Patterns and Predictors of Mortality and Disease Progression Among Patients With Non-alcoholic Fatty Liver Sisease

Ali Canbay; Nandita Kachru; Jennifer Scarlet Haas; Jan-Peter Sowa; Dominic Meise; Ahmet Burak Ozbay


Aliment Pharmacol Ther. 2020;52(7):1185-1194. 

In This Article

Abstract and Introduction


Background: Factors associated with mortality and disease progression in non-alcoholic fatty liver disease (NAFLD) and non-alcoholic steatohepatitis (NASH) are poorly understood.

Aims: To assess the impact of liver disease severity, demographics and comorbidities on all-cause mortality and liver disease progression in a large, real-world cohort of NAFLD patients.

Methods: Claims data from the German Institut für angewandte Gesundheitsforschung database between 2011 and 2016 were analyzed retrospectively. Adult patients diagnosed with NAFLD and/or NASH were categorised as NAFLD, NAFLD non-progressors, compensated cirrhosis, decompensated cirrhosis, liver transplant or hepatocellular carcinoma (HCC). The longitudinal probability of mortality and incidence of progression were calculated for disease severity cohorts and multivariable analyses performed for adjusted mortality.

Results: Among 4 580 434 patients in the database, prevalence of NAFLD was 4.7% (n = 215 655). Of those, 36.8% were non-progressors, 0.2% compensated cirrhosis, 9.6% decompensated cirrhosis, 0.0005% liver transplant and 0.2% HCC. Comorbidity rates were significantly higher in compensated cirrhosis, decompensated cirrhosis and HCC compared with non-progressors. The longitudinal probability of mortality for non-progressors, compensated cirrhosis, decompensated cirrhosis and HCC was 3.6%, 18.7%, 28.8% and 68%, respectively. Independent predictors of mortality included cardiovascular disease, type 2 diabetes mellitus, hypertension, obesity and renal impairment. The cumulative incidence of progression in NAFLD and compensated cirrhosis patients was 10.7% and 16.7%, respectively, over 5 years of follow-up.

Conclusion: NAFLD patients were severely under-diagnosed and had a high probability of mortality that increased with disease progression. Early identification and effective management to halt or reverse fibrosis are essential to prevent progression.


Non-alcoholic fatty liver disease (NAFLD), today, is one of the leading causes of chronic liver diseases worldwide.[1,2] Consequently, the more progressive form of NAFLD—non-alcoholic steatohepatitis (NASH)—has become one of the most common etiologies of hepatocellular carcinoma (HCC) and a leading indication for liver transplant. Both conditions are frequently associated with metabolic comorbidities, including diabetes, dyslipidemia and obesity.[3–6] NAFLD and NASH patients are also at an increased risk for progression to advanced liver diseases including compensated cirrhosis, decompensated cirrhosis and HCC or liver transplant.[1,4,7–9]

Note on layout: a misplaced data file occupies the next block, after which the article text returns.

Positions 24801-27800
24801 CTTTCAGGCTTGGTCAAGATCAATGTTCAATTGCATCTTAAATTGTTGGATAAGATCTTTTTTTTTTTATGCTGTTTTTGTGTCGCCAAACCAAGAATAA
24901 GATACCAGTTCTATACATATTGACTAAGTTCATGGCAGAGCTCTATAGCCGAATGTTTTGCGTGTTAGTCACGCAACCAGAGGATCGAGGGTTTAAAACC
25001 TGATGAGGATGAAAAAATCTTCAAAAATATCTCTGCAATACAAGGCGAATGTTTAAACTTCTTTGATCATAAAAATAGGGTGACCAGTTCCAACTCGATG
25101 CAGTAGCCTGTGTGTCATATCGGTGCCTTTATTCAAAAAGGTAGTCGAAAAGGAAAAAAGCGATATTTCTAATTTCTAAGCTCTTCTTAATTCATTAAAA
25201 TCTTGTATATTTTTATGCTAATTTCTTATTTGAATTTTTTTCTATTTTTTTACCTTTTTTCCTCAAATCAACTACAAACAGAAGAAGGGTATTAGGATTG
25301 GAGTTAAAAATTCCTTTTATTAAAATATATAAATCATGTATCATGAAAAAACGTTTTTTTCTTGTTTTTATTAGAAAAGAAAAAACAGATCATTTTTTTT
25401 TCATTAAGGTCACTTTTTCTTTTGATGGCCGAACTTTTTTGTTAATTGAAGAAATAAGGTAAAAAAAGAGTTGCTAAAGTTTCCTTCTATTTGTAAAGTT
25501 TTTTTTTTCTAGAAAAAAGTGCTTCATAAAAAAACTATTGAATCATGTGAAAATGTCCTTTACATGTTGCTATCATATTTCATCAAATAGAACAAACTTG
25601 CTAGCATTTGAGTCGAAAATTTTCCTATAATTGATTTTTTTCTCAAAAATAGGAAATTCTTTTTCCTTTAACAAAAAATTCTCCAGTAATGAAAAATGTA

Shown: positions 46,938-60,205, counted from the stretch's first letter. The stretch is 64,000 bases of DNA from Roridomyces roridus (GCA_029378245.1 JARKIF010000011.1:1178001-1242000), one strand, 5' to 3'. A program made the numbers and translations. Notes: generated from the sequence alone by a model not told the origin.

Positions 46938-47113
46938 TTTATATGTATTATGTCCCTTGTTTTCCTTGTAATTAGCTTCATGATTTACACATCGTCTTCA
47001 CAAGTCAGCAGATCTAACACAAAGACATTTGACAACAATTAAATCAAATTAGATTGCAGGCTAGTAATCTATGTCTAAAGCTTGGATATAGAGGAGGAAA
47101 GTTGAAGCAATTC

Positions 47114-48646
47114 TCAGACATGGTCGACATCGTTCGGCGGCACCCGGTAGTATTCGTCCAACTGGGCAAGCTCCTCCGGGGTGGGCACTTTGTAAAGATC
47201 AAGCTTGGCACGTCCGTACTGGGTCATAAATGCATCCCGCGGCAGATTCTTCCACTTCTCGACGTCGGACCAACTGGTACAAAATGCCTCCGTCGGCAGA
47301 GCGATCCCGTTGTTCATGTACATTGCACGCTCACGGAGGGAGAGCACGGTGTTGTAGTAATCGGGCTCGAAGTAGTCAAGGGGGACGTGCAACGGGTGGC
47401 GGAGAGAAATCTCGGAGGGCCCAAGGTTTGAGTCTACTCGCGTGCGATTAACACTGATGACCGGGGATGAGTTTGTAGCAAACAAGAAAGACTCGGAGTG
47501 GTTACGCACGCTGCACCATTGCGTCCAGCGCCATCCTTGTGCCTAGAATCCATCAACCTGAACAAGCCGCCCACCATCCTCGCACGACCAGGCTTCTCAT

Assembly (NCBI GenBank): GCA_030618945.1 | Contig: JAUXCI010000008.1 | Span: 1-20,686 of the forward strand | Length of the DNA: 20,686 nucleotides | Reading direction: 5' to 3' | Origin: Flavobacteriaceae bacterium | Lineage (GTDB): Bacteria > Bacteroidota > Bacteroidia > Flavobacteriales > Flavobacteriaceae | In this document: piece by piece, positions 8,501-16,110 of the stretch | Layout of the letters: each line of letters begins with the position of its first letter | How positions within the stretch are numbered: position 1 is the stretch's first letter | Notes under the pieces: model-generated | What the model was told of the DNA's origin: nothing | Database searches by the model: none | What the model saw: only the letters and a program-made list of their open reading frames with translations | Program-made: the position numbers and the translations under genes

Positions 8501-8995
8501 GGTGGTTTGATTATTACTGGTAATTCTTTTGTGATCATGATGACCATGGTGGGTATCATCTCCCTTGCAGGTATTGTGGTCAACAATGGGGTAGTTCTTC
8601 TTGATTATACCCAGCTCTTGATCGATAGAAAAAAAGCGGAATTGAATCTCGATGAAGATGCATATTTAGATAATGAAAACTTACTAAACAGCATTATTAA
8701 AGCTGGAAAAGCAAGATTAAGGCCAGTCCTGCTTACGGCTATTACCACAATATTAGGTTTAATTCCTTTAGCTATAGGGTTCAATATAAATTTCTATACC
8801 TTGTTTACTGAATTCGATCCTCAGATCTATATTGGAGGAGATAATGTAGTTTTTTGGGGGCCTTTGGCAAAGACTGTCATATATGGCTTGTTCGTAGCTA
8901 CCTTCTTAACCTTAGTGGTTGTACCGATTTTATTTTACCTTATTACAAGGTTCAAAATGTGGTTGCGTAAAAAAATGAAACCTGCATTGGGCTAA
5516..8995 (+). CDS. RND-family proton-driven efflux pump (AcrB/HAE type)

The global prevalence of NAFLD is estimated at 25.2%, with a pooled overall prevalence of NASH in 29.9% of NAFLD patients in North America in the absence of a liver biopsy.[1] The prevalence of NASH rises to 59.1% in NAFLD patients undergoing biopsy.[1] There were an estimated 18.4 million cases of NAFLD in Germany in 2016, with modelling projections suggesting a 13.5% increase to 20.95 million total NAFLD cases by 2030. NASH cases in Germany for 2016 are estimated at 3.33 million, and this is projected to increase 43% to 4.74 million total cases by 2030.[2]

The development and progression through fibrosis stages are considered as the most important predictors of outcomes such as decompensation, HCC or liver transplant in NAFLD.[10,11] However, our current understanding of the natural history of NAFLD is incomplete due to a limited knowledge of patient and clinical factors in addition to fibrosis stages[10–12] that are associated with progression to advanced liver diseases and death. Most studies do not adjust for patient demographics or comorbid health conditions, do not evaluate risk associated with advanced liver diseases and are based on small sample sizes.[11,12] In addition, there are limited real-world data specific to the German population that accurately characterize disease progression and all-cause mortality rates. Thus, the aims of the presented analysis were twofold—firstly, to evaluate the probability of all-cause mortality and determine the impact of liver disease severity, demographics and comorbidities on the risk of all-cause mortality and secondly, to evaluate the probability of liver disease progression in a large real-world cohort of NAFLD patients in Germany.